[As someone who loves Ireland, its history and its people, it fills me with sadness every time I consider the spiritual lethargy and aimlessness of the Irish people surrounded by the ruins of a once vibrant Christian faith. I cannot help but think that deep in the memory of Ireland’s sacred sites are the seeds of a spiritual revival rooted in devotion to God and the love of Christ. May God raise up a visible and peaceful community in the midst of that enchanted land.]


Other Excellent Ireland-related books from CBD…

013249: Celtic Daily Prayer: Prayers and Readings from the Northumbria Community Celtic Daily Prayer:
Prayers and Readings from
the Northumbria Community

By HarperOne

255570: Ireland"s Saint: The Essential Biography of St. Patrick Ireland’s Saint:
The Essential Biography of St. Patrick

By J.B. Bury, edited by Jon M. Sweeney / Paraclete Press

18493: How the Irish Saved Civilization How the Irish Saved Civilization

By Thomas Cahill / Random House, Inc

85853: The Celtic Way of Evangelism The Celtic Way of Evangelism

By George Hunter / Abingdon Press

1806X: Every Earthly Blessing: Resdiscovering the Celtic   Tradition Every Earthly Blessing:
Resdiscovering the Celtic Tradition

By Esther de Waal / Morehouse Publishing

 

A Review
of

ST. PATRICK
(Christian Encounters Series)
Jonathan Rogers.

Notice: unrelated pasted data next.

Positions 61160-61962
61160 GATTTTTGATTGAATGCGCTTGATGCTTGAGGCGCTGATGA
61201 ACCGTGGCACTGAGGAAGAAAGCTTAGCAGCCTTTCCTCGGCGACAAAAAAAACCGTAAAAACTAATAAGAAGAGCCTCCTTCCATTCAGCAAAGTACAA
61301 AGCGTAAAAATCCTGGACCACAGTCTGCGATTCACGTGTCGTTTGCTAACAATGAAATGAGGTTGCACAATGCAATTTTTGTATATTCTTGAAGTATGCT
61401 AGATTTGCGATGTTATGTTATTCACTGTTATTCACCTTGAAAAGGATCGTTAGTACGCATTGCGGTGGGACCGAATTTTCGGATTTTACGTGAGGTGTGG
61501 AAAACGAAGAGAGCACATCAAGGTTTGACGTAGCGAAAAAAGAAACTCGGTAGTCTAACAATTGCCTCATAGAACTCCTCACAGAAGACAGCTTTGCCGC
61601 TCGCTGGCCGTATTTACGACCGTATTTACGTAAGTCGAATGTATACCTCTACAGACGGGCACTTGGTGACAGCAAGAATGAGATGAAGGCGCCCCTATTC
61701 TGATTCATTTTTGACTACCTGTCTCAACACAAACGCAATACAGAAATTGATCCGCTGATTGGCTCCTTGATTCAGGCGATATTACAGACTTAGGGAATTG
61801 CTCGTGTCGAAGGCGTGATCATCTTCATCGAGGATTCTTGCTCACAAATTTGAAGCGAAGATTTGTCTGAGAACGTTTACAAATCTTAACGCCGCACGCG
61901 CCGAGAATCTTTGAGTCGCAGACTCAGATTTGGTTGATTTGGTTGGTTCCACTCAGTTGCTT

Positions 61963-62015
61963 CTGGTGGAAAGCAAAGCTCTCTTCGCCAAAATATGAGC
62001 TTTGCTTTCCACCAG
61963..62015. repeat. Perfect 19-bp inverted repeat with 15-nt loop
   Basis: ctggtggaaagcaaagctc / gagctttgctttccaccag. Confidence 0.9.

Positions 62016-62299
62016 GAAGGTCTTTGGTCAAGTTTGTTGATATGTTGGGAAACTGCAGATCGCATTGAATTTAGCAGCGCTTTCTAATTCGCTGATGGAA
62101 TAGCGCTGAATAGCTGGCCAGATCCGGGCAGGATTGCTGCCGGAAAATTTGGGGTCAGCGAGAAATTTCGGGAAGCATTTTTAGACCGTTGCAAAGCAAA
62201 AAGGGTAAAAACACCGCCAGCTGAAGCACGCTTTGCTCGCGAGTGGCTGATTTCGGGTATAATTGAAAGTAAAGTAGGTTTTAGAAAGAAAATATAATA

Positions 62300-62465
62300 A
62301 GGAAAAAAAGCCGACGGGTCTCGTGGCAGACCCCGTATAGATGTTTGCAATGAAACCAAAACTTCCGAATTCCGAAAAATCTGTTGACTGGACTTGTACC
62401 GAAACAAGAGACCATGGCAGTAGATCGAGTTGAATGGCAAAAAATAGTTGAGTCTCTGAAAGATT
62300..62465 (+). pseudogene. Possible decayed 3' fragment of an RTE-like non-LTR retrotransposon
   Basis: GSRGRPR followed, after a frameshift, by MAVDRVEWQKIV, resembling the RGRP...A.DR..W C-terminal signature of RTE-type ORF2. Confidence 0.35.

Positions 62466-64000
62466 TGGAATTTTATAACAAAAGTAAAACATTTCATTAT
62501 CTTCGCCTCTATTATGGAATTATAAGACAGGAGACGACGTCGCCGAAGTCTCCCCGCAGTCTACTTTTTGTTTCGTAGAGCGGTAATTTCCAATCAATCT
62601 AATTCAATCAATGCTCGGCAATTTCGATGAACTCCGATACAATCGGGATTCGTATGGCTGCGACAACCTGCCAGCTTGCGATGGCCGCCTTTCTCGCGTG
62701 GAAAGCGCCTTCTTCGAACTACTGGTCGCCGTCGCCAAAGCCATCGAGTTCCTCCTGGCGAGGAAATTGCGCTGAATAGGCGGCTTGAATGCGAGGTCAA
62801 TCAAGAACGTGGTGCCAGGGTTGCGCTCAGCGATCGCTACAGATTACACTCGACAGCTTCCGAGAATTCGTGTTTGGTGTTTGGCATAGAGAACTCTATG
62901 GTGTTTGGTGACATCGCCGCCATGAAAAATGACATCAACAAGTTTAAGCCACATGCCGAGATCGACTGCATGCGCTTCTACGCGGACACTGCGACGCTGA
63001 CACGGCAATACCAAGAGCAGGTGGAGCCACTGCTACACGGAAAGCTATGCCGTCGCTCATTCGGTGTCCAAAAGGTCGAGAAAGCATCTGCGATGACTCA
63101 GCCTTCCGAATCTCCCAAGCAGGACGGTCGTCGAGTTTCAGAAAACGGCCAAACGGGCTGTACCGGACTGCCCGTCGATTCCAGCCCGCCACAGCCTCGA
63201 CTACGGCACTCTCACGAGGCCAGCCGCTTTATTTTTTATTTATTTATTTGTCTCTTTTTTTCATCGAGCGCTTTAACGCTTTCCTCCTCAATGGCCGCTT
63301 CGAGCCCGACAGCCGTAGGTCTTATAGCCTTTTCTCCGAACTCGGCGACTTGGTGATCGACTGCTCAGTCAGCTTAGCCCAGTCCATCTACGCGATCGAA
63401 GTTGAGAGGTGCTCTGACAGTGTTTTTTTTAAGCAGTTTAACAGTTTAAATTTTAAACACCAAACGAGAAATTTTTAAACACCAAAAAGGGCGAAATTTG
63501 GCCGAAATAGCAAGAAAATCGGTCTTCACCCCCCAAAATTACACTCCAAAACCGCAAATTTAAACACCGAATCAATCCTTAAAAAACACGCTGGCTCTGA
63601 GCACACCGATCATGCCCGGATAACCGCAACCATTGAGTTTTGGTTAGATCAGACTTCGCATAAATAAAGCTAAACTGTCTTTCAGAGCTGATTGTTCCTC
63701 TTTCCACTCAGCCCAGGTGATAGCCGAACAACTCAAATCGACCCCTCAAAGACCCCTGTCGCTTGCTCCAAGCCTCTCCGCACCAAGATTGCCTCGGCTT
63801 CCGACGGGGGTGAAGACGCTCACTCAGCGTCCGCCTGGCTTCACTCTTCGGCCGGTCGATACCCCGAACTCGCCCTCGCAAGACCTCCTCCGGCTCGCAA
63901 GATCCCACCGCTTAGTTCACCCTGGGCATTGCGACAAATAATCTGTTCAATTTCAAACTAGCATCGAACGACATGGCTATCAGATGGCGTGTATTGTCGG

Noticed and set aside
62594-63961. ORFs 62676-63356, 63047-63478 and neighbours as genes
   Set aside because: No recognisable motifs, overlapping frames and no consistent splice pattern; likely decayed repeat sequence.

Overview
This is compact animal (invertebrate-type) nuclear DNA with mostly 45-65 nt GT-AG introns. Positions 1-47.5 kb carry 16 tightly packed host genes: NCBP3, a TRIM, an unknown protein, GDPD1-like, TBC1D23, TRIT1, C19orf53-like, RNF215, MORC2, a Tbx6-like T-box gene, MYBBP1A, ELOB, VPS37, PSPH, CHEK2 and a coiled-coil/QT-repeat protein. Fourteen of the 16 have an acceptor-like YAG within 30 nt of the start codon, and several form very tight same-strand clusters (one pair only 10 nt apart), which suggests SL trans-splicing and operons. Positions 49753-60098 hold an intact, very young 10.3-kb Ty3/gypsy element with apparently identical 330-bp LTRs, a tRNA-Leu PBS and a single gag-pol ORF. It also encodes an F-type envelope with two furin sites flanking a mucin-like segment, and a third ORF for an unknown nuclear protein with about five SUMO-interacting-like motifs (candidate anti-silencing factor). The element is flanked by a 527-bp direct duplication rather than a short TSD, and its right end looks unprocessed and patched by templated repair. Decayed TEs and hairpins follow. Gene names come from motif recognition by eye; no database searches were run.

Paperback: Thomas Nelson, 2010.
Buy now: [ ChristianBook.com ]

Reviewed by Chris Smith.

ST Patrick by Jonathan RogersOver the centuries, there have been a multitude of biographies of Patrick, the patron saint of Ireland.  And now as part of the first installment of their biography series “Christian Encounters,” Thomas Nelson has released a new biography of St. Patrick by Jonathan Rogers.  Although this is not the most extensive biography of Patrick’s life and work, Rogers does a good job of introducing Ireland’s saint.  Relying heavily on the two extant works that can most reliably be attributed to Patrick (The Confession and The Letter Sent to the Soldiers of Coroticus – both of which are included as appendices in this volume), Rogers focuses on sorting out the reality of the historical Patrick from the many Irish legends that have surrounded his life over the centuries.  The book’s first chapter does a fine job of describing the historical context in which Patrick’s life unfolded, i.e., the close of the Roman Empire. The final chapter of the book explores the theological significance of St. Patrick for the Church today as “A Witness to All Nations,” and the chapters between explore the unfolding of Patrick’s life in chronological order.  One of Roger’s recurring themes throughout the book is the parallels between the apostolic ministry of St. Paul and that of St. Patrick.  Most of Rogers’ work sticks pretty close to the realm of the factual, and one wishes at times he would have gone deeper in his historical and especially in his theological reflections.  However, this volume excels at what it is intended to be, an introductory biography, and Rogers writes with language that is clear and accessible for most readers.  If your knowledge of St. Patrick is limited to shamrocks, leprechauns and green beer, then I highly recommend that you take a few hours in this holiday season to enjoy Jonathan Rogers’ retelling of the story of St. Patrick’s life and works.